In eighth grade, Turner began working at a local movie theater, and he decided he would rather make a living than continue with school.

“If I went to high school, I could’ve had a better job,” he said. “I could’ve advanced myself in my job. Not having a high school education really hurt.”

Turner moved to Columbia in 1982 to receive help from New Horizons, a program to assist him with his mental health. In 1985, he moved into Oak Towers.

Seventy-five percent of adults over the age of 60 depend on Social Security as their sole source of income, according to the National Council on Aging. Turner collects $862 a month in Social Security, but after paying his rent of $285 a month, paying off the debts he said he owes to finance companies, and buying groceries, he said he’s “just about broke.”

Turner said he couldn’t afford to live anywhere other than Oak Towers.

“Rent is so expensive, and then on top of that, you have to pay utilities,” he said. “Any place else would be a $300-400 a month plus utilities. It’s really expensive.”

In Oak Towers, residents have built their own sense of community.

“Bobby’s an old shoe around here,” Henson said, smiling. “He’s been here for 20-something years. He never has family come see him. I think you’d call him a loner, but he’s a good man, he really is.”

Turner enjoys the dances, bingo and independent lifestyle at Oak Towers.

“I’m free now. I just get to kick back and enjoy life.”

And just as Turner regretted not graduating high school, Henson wished she had continued working.

“I didn’t have anybody to guide me,” she said. “I was a Christian, and I knew to always go to the Lord in prayer about things. But I’m human and I jumped before I listened to what I was supposed to be doing.”

Raised by her grandparents in Warrensburg, Missouri, Henson was a model before she began working as a nurse at University Hospital.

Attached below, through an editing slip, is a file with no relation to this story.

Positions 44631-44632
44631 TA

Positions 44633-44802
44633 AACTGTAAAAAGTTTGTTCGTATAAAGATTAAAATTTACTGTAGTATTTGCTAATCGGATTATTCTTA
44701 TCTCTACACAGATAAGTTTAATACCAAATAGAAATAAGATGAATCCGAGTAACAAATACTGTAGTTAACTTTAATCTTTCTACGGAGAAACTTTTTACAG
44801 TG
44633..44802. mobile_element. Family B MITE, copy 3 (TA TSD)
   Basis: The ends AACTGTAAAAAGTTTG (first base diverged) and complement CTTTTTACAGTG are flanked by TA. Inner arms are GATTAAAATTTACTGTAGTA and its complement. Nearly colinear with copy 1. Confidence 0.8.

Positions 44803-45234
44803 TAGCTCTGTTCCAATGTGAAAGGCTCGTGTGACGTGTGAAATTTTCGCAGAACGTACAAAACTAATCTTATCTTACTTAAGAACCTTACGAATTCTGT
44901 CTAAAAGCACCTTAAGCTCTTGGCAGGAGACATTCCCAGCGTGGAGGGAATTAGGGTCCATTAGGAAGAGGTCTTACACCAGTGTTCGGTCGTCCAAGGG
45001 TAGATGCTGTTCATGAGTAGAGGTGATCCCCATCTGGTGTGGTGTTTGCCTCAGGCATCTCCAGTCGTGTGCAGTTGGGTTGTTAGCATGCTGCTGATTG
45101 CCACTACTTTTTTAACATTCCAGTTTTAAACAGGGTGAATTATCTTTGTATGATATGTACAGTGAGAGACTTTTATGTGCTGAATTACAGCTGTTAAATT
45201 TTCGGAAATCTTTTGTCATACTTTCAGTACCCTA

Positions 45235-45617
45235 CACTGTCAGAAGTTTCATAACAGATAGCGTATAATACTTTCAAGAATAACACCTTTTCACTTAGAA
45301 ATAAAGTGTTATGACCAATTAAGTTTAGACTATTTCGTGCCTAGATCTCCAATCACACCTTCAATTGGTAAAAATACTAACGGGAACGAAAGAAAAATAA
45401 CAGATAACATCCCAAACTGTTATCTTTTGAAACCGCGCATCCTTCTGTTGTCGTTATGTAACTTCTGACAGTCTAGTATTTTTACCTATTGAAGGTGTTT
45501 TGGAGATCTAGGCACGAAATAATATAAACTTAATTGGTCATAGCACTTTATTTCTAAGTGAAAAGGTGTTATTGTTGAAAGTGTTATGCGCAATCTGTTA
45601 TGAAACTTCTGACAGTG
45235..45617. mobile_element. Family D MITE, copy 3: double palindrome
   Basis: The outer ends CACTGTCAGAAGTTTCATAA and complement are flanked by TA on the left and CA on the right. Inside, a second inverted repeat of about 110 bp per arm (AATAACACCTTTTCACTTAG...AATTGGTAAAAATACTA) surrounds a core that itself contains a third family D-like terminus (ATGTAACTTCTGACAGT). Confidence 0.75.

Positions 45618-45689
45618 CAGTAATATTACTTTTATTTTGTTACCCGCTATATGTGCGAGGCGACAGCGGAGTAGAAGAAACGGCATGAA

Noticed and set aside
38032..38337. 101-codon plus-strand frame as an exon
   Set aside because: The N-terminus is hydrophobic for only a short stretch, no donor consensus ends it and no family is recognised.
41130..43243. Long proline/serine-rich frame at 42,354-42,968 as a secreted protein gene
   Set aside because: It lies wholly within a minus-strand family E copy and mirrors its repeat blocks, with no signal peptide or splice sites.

After meeting her first husband, she moved to Columbia where she had four children. Most of that time she spent at home.

“I thought my obligation was to be a wife,” she said. “That’s the way I was trained.”

After her first and second husbands passed, Henson was left with little to live on in retirement. She, too, relies on Social Security, but a significant percentage is deducted for her Medicare benefits. After also paying for food, rent, and her heart disease and arthritis medications, she can barely make ends meet.

Henson met her second husband in 1987 at a jam session when she first moved into Oak Towers. They were together for 10 years and two months, and they moved back to Oak Towers when he became ill. When he passed in 2004, Turner struggled again to sustain herself.

“I think the best part of my life was when I was married,” she said. “I don’t like living alone. And if I didn’t have the Lord, I couldn’t make it.”

“Back then, we lived,” she said.

Family overcomes poverty with help, resources from community

Food lines the shelves of The Central Pantry, Thursday, July 15, 2015. The pantry is a service of The Food Bank for Central and Northeast Missouri. ADAM VOGLER/Missourian

Food lines the shelves of The Central Pantry, Thursday, July 15, 2015. The pantry is a service of The Food Bank for Central and Northeast Missouri. ADAM VOGLER/Missourian

Story written by Madeline Jarrard,

COLUMBIA – Success for some is simply finding a point in which they feel they can comfortably provide for their families.

Patsy Bulington, 66, recalls a time seven years ago when her family struggled to make ends meet. Her success story is not one of extravagant wealth, but of finding stability.

The Bulingtons’ financial struggles began when their lives were changed in an instant: A car accident left Bulington’s husband, Thomas Bulington, in serious condition. Her son was knocked unconscious in the crash, and both of Thomas Bulington’s feet were crushed.

“He was trapped,” Patsy Bulington said.

Her husband was completely immobilized for six months. He had been a truck driver before the crash, but he was now unable to move, much less work.

“They didn’t come right out and say it, but (the doctors) said that he would be lucky if he ever walked again,” she said.